After Egalitarius’ management launched its cost-cutting program in response to worker unionization, the Widget Workers’s Union (WWU) called for a strike. The union contended that Egalitarius’ cuts constituted unfair retaliation against the workforce’s unionization. It is also complained that the inferior materials Egalitarius now used were hazardous to the workers.
As a consequence, the union demanded that Egalitarius provide workers with more overtime hours, and that the company revert back to using higher quality materials.
With its back now against the wall, Egalitarius’ management has no choice but to call the union’s bluff.
Unfortunately. the union was not bluffing.
After a week of fruitless haggling, the union went on strike.
Management estimated the strike would last for about six months. The company expected to lose half its revenue (and market share) to competitor, Meritocratus, over that period. Egalitarius anticipated that it could only regain 5 percentage points of market share in 2013, when 40% of Egalitarius’ customers permanently switched to Meritocratus.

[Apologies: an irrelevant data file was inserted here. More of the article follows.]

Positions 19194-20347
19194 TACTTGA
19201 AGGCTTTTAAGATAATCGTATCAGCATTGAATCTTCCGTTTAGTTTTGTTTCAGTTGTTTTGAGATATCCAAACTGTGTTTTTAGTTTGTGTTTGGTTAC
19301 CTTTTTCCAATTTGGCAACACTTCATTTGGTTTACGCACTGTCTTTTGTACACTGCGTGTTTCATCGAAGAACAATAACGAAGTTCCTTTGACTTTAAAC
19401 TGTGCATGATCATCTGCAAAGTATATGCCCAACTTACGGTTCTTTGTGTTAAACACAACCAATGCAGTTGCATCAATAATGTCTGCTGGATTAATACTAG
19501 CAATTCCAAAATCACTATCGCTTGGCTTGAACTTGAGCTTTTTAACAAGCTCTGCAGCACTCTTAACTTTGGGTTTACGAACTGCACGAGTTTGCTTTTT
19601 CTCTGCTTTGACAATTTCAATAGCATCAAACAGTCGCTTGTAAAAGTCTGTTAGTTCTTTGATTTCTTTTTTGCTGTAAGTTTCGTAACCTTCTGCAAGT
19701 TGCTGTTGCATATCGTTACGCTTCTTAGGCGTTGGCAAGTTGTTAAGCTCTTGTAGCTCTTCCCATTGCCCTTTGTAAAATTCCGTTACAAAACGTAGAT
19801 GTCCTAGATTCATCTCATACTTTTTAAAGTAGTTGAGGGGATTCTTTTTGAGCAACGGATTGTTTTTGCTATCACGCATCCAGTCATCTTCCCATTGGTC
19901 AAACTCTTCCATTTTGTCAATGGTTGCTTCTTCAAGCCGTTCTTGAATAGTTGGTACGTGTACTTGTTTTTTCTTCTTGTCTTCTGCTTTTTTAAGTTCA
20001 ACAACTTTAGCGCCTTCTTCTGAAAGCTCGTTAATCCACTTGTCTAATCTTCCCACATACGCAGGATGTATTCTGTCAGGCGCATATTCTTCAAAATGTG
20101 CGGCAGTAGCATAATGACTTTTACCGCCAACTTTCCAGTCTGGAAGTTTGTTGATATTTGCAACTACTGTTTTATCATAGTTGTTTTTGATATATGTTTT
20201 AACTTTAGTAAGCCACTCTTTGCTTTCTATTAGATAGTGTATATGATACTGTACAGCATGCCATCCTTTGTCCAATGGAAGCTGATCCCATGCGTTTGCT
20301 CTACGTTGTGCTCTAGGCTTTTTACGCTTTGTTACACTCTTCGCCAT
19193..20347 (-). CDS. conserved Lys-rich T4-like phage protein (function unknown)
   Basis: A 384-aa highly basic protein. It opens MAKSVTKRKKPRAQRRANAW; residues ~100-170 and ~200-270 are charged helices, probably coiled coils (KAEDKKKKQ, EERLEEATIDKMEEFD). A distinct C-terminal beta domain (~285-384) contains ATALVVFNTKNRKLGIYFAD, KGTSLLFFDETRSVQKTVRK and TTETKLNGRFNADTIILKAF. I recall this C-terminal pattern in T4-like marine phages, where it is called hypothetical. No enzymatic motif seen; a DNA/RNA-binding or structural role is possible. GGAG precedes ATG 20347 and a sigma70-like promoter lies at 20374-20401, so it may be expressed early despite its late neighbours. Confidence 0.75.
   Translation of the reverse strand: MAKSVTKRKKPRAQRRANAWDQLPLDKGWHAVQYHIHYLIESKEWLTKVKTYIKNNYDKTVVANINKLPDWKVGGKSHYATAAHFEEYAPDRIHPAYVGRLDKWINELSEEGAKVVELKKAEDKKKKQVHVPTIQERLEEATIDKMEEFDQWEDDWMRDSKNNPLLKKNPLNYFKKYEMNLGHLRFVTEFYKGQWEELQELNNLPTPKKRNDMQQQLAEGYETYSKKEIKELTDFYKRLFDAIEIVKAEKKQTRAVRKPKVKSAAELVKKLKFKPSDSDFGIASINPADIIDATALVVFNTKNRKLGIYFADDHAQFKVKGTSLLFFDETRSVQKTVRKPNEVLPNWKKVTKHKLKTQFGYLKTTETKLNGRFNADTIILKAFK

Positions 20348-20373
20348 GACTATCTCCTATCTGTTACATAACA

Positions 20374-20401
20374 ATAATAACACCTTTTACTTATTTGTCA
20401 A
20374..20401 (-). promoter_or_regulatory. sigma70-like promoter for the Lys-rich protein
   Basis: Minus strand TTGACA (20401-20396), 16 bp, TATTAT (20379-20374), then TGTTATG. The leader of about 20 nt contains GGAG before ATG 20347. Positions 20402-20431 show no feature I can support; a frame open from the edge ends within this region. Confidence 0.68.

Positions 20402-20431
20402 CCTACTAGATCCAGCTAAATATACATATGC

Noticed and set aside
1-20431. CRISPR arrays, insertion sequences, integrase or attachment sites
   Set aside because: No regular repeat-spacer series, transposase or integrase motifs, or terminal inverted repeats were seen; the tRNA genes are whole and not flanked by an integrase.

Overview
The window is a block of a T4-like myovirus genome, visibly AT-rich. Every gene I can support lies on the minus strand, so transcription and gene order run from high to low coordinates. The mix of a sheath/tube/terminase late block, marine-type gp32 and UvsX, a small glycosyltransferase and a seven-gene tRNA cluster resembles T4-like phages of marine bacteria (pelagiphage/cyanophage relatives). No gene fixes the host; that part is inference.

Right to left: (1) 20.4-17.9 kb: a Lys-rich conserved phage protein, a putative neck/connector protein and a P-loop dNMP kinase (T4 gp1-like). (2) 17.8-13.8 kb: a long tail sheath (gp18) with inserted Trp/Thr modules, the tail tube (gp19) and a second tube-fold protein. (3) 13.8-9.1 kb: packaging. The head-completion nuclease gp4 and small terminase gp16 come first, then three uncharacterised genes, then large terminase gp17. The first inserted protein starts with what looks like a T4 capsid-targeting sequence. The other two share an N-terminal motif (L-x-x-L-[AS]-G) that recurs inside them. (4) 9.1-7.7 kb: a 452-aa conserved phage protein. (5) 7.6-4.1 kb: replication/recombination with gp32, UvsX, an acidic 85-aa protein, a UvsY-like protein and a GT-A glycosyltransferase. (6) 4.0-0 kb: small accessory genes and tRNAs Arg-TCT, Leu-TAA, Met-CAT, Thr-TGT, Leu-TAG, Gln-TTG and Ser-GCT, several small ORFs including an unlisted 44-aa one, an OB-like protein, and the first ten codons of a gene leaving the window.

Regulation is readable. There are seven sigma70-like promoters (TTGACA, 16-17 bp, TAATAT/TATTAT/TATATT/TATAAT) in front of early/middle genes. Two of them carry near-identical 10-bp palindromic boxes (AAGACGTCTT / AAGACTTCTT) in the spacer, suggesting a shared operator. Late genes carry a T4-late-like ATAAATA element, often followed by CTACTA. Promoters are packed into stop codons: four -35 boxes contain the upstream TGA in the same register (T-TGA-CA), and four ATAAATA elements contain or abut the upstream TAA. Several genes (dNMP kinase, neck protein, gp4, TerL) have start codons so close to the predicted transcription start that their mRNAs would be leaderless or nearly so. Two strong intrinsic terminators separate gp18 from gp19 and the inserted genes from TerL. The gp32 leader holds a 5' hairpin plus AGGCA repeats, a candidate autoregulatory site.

After all, many of Egalitarius’ customers missed their own revenue targets, and lost business as a result of the Egalitarius strike.
They did not want to make the same mistake twice.
The market reacted negatively to news of the strike. The stock dropped to zero, and Egalitarius’ management declared bankruptcy.
Below is a spreadsheet showing a comparison of both companies after unionization of Egalitarius’ workforce, Egalitarius’ aggressive cost-cutting measures, and the union’s strike.
In the next installment of this series, we shift our focus from Egalitarius’ woes to Meritocratus’ relentless pursuit of shareholder value.
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